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A bivalent recombinant protein inactivates HIV-1 by targeting ... › publication › fulltext › publication › fulltextby L Lu · ‎2012 · ‎Cited by 55 · ‎Related articlesDec 7, 2012 — Three molecules of the gp41 N-terminal heptad repeats ... using the correspo


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A bivalent recombinant protein inactivates HIV-1 by targeting the gp41 prehairpin fusion intermediate induced by CD4 D1D2 domains Lu Lu1,2, Chungen Pan2,3, Yuan Li1,2, Hong Lu2, Wu He2 and Shibo Jiang1,2*

Abstract Background: Most currently approved anti-HIV drugs (e.g., reverse transcriptase inhibitors, protease inhibitors and fusion/entry inhibitors) must act inside or on surface of the target cell to inhibit HIV infection, but none can directly inactivate virions away from cells. Although soluble CD4 (sCD4) can inactivate laboratory-adapted HIV-1 strains, it fails to reduce the viral loads in clinical trials because of its low potency against primary isolates and tendency to enhance HIV-1 infection at low concentration. Thus, it is essential to design a better HIV inactivator with improved potency for developing new anti-HIV therapeutics that can actively attack the virus in the circulation before it attaches to and enter into the target cell. Results: We engineered a bivalent HIV-1 inactivator, designated 2DLT, by linking the D1D2 domain of CD4 to T1144, the next generation HIV fusion inhibitor, with a 35-mer linker. The D1D2 domain in this soluble 2DLT protein could bind to the CD4-binding site and induce the formation of the gp41 prehairpin fusion-intermediate (PFI), but showed no sCD4-mediated enhancement of HIV-1 infection. The T1144 domain in 2DLT then bound to the exposed PFI, resulting in rapid inactivation of HIV-1 virions in the absence of the target cell. Beside, 2DLT could also inhibit fusion of the virus with the target cell if the virion escapes the first attack of 2DLT. Conclusion: This bivalent molecule can serve as a dual barrier against HIV infection by first inactivating HIV-1 virions away from cells and then blocking HIV-1 entry on the target cell surface, indicating its potential for development as a new class of anti-HIV drug. Keywords: HIV-1, gp41, Peptide, Six helix bundle, Inactivation, HIV-1 fusion inhibitor

Background Thus far, thirty-two anti-HIV drugs (including five fixed-dose combinations) have been licensed by the United States Food and Drug Administration (FDA) for treatment of HIV infection/AIDS (http://www.hivandhepatitis.com/hiv_and_aids/hiv_treat.html). Most of these drugs act inside the host cell to inhibit viral replication by targeting HIV reverse transcriptase, protease, or integrase. Two of them, enfuvirtide (also known as T20) [1] and Marviroc [2], act on surface of the target cell to block * Correspondence: [email protected] 1 Key Laboratory of Medical Molecular Virology of Ministries of Education and Health, Shanghai Medical College and Institute of Medical Microbiology, Fudan University, Shanghai 200032, China 2 Lindsley F. Kimball Research Institute, New York Blood Center, New York, NY 10065, USA Full list of author information is available at the end of the article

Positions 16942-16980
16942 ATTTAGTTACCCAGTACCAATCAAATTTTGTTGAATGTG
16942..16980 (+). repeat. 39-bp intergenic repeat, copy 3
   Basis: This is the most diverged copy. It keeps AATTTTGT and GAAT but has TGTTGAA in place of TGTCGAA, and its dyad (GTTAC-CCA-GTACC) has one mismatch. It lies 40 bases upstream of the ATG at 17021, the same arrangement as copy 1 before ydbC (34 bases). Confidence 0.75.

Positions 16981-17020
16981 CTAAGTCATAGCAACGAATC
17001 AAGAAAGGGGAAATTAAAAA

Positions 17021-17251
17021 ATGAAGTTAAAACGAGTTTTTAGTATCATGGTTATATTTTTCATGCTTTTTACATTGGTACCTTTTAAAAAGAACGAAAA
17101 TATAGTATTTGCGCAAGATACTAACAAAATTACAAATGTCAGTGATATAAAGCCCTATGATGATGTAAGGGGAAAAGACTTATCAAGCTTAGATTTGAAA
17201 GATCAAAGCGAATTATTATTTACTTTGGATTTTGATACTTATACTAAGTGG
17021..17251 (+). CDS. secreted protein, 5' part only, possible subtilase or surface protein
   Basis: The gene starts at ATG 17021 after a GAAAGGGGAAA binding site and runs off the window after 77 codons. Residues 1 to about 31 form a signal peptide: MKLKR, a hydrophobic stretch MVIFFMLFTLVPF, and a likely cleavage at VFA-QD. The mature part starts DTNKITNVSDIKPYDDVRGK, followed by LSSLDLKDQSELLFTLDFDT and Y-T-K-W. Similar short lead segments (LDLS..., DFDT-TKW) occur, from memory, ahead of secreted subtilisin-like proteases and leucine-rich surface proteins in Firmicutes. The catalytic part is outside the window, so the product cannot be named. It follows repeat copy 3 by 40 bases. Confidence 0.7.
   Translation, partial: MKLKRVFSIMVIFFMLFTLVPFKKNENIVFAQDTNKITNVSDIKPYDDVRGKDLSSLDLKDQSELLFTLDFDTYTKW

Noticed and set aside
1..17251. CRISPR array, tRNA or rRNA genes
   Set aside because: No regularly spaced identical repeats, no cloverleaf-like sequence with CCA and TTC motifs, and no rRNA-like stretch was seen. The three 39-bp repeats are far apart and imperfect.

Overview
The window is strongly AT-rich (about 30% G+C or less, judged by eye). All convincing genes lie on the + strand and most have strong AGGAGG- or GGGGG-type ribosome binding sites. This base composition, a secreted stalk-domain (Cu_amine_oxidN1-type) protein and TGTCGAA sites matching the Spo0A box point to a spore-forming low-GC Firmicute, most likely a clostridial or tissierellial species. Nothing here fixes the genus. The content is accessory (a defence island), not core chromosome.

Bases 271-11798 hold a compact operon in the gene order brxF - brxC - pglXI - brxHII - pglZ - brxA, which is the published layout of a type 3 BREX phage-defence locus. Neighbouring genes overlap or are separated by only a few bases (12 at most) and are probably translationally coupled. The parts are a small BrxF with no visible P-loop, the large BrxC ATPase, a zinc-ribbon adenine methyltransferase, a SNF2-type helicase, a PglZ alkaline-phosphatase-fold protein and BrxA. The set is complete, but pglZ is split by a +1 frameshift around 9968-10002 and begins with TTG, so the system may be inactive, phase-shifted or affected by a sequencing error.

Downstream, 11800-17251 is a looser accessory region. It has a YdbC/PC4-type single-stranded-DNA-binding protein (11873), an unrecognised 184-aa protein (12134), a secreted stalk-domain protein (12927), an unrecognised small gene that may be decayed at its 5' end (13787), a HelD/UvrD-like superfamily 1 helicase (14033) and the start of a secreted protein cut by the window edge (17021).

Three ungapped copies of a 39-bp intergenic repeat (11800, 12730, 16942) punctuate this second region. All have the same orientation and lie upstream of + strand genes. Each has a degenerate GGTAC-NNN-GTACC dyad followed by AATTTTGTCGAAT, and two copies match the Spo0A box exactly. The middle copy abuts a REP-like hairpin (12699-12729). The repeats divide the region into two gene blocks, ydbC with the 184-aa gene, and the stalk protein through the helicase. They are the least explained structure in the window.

viral fusion and entry by interacting with the HIV-1 gp41 N-terminal heptad repeat (NHR) and the coreceptor, CCR5, respectively. However, none of these anti-HIV drugs can inactivate virions in the absence of the target cell. Some of the non-ionic surfactants, such as Nonoxynol9 (N-9), could effectively inactivate HIV-1 virions by lysing the viral envelope membrane [3]. However, because of its high cytotoxicity, it cannot be used as an anti-HIV drug in clinics since it can also damage cellular membranes [4]. Therefore, it is essential to design an HIV inactivator using a protein or peptide that can actively attack the virion before it attaches to and enters into the host cells, with low or no toxic effect on the host cells. To infect a target cell, HIV-1 first binds to the cellular receptor CD4 and then a co-receptor, CXCR4 or CCR5 through its envelope glycoprotein (Env) surface subunit

© 2012 Lu et al.; licensee BioMed Central Ltd. This is an Open Access article distributed under the terms of the Creative Commons Attribution License (http://creativecommons.org/licenses/by/2.0), which permits unrestricted use, distribution, and reproduction in any medium, provided the original work is properly cited.

Lu et al. Retrovirology 2012, 9:104 http://www.retrovirology.com/content/9/1/104

gp120. Subsequently, the HIV-1 Env transmembrane subunit gp41 changes its conformation from native to prehairpin fusion intermediate (PFI) state by inserting the fusion peptide (FP) into the target cell membrane. Three molecules of the gp41 N-terminal heptad repeats (NHR) interact with each other to form a N-trimer, a PFI conformation, which is then associated with the gp41 C-terminal heptad repeats (CHR) to form a hairpin-like six-helix bundle (6-HB) (Figure 1A), bringing the viral and cellular membranes into close proximity necessary for fusion [5-7]. Mutations in the multiple highly conserved tyrosine and dileucine motifs in gp41 cytoplasmic domain lead to a loss of HIV-1 Envmediated membrane fusion [8], and several specific amino acid changes in gp120 V3 region and gp41 are associated together with CXCR4 and/or CCR5 usage [9], suggesting that both gp120 and gp41 play important roles in HIV-1 entry

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